This change of policy on the part of Rome should not be understood to signify antagonism and hostilities between Romanists and Protestants: it does, however, corroborate the Scriptural testimony to which we have frequently called attention,—that the two will never unite in one system; that the coming Protestant federation will be distinct from Catholicism and that, while treating each other with respect and in many matters cooperating, the two parties will really be in opposition as the two sides of the great “scroll” (Rev. 6:14; Isa. 34:4) down to the time of their mutual and sudden collapse.

The situation as respects the United States is well set forth in the following extracts from prominent journals:—

The Western Watchman (Roman Catholic, St. Louis) says:—

“Tell the truth. Rome removed Bishop Keane. Cardinal Satolli advised the measure. The Germans had nothing to do with it. Rome did not want the young priests of America to be taught Pelagianism. The advocates of the doctrine that any form of Protestantism is better than no religion at all, claim Cardinals Manning and Newman for their contention. Neither

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of the English cardinals was regarded as a theologian in Rome, and at the time of their death neither enjoyed the slightest influence in Rome. Pelagianism must be stamped out. Man is in the supernatural order and whether pagan or Christian is obliged to tend to his supernatural end. Grace is an aid to that end. The church is a guide to that end. Protestantism is a siren. It sings to the seafarer and allures him to the breakers. Protestantism is the enemy of God; of God’s truth; of God’s church. It is not better than nothing, because good for nothing.”

The Christian Standard (Disciples, Cincinnati) says:

“The virtual deposition of Bishop Keane from the Catholic University at Washington, D.C., is taken to mean that the ultramontane policy is to prevail in Roman Catholic affairs in this country, rather than the liberal policy voiced by Archbishop Ireland. No doubt there is a genuine fear in the highest circles of papal authority that the so-called liberal policy advanced by certain ecclesiastics of this country means rather the making of Americans out of Catholics, than of Catholics out of Americans.”

The Mid-Continent (Presbyterian, St. Louis) says:

“With all its outward show of smoothness the Roman Catholic machinery suffers many a jolt. The vigorous protest over the removal of Bishop Keane, the late executive head of the Catholic University at Washington, is a jar that threatens to work much confusion. … It brings to a point of issue the opposing American factions; those who believe that in America Romanism must adapt itself somewhat to environment, that it must be ‘liberalized;’ and those who stand for the Romanism of Spain and Italy on this side the sea. Keane, with Gibbons and Ireland, stand for this progressive movement. Corrigan of New York, Wigger and Schroeder stand for ultra-conservatism. The removal of Keane, with all its crafty explanations, is, of course, the ban of Rome placed upon that progressiveness.”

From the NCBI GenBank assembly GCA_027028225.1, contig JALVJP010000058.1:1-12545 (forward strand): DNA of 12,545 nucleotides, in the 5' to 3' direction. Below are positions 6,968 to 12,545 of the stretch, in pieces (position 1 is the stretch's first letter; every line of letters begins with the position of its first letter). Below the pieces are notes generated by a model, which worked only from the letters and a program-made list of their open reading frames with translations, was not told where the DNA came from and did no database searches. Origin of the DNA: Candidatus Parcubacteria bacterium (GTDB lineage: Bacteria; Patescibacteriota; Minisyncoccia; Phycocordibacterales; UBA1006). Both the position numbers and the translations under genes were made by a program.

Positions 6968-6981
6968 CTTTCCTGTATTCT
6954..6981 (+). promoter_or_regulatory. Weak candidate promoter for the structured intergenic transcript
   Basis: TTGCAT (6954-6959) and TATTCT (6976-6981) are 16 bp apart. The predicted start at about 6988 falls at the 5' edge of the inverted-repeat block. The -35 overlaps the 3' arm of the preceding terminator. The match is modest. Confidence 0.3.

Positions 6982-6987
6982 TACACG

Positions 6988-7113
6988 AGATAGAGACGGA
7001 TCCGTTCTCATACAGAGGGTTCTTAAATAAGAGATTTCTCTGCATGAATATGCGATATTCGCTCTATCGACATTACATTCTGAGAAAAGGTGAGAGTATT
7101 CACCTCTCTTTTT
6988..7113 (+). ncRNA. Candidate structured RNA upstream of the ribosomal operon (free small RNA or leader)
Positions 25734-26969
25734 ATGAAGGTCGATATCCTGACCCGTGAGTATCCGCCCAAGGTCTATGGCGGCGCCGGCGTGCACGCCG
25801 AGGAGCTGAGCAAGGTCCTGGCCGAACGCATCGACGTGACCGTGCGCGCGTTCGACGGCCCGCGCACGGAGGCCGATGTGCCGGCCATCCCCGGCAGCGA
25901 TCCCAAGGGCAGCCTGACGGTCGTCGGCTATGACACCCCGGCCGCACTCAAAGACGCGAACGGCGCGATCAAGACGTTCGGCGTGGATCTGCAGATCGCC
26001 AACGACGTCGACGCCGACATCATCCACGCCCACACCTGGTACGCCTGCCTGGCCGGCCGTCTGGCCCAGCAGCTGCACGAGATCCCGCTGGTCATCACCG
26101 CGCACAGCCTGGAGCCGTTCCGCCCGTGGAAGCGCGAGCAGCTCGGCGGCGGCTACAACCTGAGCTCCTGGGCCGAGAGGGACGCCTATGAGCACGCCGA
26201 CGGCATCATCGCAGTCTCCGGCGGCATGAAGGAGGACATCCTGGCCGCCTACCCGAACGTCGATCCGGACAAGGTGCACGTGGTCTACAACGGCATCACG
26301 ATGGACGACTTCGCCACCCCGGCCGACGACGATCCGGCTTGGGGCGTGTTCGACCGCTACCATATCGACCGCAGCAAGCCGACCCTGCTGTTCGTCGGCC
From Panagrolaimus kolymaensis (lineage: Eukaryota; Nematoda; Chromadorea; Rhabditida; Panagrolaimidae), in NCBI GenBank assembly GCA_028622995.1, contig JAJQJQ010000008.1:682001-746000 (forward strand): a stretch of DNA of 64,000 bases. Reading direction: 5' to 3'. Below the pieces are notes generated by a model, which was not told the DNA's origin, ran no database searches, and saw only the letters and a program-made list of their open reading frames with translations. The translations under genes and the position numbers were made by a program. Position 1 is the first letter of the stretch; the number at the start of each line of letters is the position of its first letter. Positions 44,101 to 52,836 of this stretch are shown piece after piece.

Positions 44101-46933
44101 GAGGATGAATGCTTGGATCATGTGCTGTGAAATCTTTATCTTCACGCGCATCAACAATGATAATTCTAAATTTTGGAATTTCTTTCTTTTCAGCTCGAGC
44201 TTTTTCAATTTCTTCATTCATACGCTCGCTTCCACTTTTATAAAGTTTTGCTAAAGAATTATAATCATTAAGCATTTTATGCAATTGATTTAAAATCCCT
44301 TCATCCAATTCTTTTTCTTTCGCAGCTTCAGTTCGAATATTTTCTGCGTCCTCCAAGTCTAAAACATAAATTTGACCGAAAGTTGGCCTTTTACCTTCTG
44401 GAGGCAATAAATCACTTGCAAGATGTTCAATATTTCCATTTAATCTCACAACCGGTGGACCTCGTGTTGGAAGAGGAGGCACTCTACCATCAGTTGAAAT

The Western Christian Advocate (Methodist, Cincinnati) says:—

“The removal of Bishop Keane from the rectorship of the Catholic University at Washington might ordinarily pass for an unimportant piece of Catholic domestic economy, not to be noticed by the outside world. But his removal because of his adherence to the liberal elements of Catholicism, represented by Archbishop Ireland, and as a result of the plottings of the clerical or Jesuitical section, at once make it a matter of momentous significance.”

A Washington correspondent of the Boston Transcript gives the following as the “true inwardness” of the present situation:—

“There are two distinct classes in the Catholic Church. One class is made up of the Orders—the Jesuits, Augustinians, Paulists, Dominicans and others. The other class is made up of the general rank and file of the clergy, who have attached themselves to no particular Order. Each order attends to some particular line of work, the Jesuits to teaching, other Orders to missionary work, others to charity, etc. Gradually the Orders have drawn away from the clergy who are outside of the Orders. The two classes may be illustrated by the Catholic University and the Georgetown University, both leading Catholic institutions here in Washington. The Catholic University is conducted by the secular clergy, that is, by those outside of the

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Orders; while Georgetown University is conducted by the Jesuits, or those attached to the Orders.